Fast-forward to a little boy named Christopher Robin Milne who goes to the zoo and sees a special bear.  They make friends, and Christopher Robin is even allowed in to play with the bear.  He names his own stuffed bear after her: Winnie-the-Pooh.  When Harry Colebourn comes back from the war he’s happy to see his bear loved, and returns to Winnipeg, where he has a family.  Several generations later, here we are with Lindsay and her own son, Cole, named for Harry Colebourn, flipping through an album before bed and going over the family story and, yup, I’m sniffling a little.

I think our question is this: what gets my eyes prickling with sweet tears here?  There’s a few different strands, of course.  One is that we’re talking about a story we all know– Christopher Robin and Winnie-the-Pooh.  Finding something a little special behind those books would obviously elicit some emotions.  But that’s not all, and I know it.  I know that it’s the family aspect: it’s not Milne’s story (nice as that was) which made my voice crack and tremble over the last few pages; it was Harry’s and Cole’s.  It was tracing family history, sepia-tinted but still clear, and awash with love through time (love of the bear, love of each other, love of a child), which got me going as I read aloud Lindsay’s words to Cole: “When I saw you, I thought, ‘There’s something special about this Boy.'”  (“OK,” say I to myself, blinking furiously, “Don’t we all think that when our baby is born?”  “Why yes,” I respond.  “That’s the point.  That’s why you named your daughter after your own grandmothers. Now hand me a tissue.”)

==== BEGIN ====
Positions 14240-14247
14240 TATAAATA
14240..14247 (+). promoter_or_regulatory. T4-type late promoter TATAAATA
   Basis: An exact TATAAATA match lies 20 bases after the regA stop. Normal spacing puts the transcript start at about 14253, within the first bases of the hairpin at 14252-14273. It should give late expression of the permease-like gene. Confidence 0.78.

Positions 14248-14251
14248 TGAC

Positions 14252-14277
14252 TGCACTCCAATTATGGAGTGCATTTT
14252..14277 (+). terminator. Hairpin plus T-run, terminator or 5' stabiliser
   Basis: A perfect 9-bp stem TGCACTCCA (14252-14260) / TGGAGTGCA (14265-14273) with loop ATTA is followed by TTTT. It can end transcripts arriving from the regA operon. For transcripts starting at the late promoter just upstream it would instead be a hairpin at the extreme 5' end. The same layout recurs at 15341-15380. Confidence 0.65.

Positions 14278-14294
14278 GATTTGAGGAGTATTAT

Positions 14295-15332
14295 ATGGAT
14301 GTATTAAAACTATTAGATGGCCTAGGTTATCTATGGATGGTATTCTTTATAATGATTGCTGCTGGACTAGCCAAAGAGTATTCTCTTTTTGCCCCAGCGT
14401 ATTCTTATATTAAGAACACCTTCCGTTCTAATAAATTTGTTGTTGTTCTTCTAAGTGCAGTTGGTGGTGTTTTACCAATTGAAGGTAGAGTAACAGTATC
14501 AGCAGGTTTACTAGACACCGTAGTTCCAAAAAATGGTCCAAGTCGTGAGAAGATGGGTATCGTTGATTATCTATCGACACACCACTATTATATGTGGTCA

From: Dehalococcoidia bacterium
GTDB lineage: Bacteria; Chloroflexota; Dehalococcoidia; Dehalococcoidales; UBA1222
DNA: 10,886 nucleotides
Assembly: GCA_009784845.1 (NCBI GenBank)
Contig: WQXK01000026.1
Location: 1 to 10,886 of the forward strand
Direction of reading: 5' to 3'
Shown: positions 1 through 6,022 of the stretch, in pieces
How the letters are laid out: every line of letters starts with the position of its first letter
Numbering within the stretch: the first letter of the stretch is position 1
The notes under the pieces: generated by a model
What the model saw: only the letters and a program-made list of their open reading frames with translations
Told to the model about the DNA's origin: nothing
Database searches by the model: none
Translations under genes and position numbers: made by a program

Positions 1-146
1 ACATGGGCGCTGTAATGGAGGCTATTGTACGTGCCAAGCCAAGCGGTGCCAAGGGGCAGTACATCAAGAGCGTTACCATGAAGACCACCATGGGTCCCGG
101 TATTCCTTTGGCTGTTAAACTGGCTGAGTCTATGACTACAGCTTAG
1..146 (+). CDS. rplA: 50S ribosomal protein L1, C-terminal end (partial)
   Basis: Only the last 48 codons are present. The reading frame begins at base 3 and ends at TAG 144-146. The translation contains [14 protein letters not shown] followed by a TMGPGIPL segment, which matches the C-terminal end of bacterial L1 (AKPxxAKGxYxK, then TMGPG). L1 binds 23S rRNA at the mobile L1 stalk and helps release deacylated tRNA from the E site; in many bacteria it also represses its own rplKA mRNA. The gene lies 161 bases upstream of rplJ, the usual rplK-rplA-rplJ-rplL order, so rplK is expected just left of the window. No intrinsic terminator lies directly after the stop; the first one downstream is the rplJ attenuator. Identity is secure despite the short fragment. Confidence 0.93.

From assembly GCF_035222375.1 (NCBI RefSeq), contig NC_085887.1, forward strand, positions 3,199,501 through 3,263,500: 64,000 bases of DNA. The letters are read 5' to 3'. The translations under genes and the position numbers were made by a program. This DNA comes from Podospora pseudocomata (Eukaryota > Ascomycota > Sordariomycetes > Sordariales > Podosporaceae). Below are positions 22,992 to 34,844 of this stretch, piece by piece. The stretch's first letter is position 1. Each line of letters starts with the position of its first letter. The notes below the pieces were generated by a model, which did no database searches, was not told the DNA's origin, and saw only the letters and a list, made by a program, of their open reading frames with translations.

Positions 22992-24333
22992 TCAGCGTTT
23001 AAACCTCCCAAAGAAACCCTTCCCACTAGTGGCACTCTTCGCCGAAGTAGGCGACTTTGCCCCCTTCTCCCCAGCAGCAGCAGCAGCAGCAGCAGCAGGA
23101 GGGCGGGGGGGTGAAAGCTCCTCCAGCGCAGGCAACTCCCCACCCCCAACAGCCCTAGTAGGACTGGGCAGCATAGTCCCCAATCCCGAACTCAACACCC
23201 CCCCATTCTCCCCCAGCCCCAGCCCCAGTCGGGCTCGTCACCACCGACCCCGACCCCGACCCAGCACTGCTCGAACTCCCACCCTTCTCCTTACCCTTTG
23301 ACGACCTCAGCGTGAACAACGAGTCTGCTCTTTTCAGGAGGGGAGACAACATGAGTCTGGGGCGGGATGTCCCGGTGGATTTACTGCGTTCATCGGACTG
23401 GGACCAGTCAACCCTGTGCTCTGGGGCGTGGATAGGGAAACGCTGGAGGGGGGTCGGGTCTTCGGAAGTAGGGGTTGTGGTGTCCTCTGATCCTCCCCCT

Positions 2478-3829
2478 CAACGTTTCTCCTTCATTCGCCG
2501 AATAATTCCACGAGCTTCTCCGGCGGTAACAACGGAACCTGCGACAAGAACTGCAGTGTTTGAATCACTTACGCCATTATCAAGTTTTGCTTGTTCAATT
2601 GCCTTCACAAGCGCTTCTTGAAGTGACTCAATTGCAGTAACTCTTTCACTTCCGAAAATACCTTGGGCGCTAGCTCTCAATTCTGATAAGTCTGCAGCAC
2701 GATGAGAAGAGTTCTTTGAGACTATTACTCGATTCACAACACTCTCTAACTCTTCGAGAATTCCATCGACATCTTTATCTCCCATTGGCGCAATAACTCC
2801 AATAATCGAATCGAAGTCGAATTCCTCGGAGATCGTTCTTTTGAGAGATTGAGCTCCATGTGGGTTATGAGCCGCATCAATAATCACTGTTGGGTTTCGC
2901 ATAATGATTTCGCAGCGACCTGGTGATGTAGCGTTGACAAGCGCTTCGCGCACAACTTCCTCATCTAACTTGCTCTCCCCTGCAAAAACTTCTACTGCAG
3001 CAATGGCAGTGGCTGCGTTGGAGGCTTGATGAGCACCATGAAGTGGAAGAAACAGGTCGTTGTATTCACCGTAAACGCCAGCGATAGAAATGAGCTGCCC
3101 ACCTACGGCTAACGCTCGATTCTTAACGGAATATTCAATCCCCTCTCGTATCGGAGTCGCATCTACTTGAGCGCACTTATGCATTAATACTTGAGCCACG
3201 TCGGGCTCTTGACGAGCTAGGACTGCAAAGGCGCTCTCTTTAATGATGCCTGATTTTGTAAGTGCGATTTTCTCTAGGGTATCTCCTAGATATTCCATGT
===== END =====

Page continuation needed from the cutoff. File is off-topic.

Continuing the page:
Harry’s love and sympathy for a poor motherless bear cub is palpable.  (“What do trappers do?” asked Cole.  “It’s what trappers don’t do.  They don’t raise bears.”  “Raise them?”  “You know,” I said.  “Love them.”)  Harry raises Winnie.  He loves her.  The refrain throughout his section of the book is his struggle to make up his mind about what to do with Winnie at each turn of the war: the struggle between his head and his heart.  Consistently we read, “But then his heart made up his mind.”  Unlike that trapper, God rot his bones, Harry can’t leave Winnie anywhere she won’t be loved, so first he buys her (for twenty dollars, a fortune in those days).  Then he takes her to England.  Ultimately, he makes the hardest choice: he takes her to one of the world’s best zoos.  And that moment of painful love is the first place where the tears start: you think about war, and how the war broke up so many families… and here was another painful decision.   Even after the war, he sees that she is loved and cared for, and, seeing that, he lets her stay.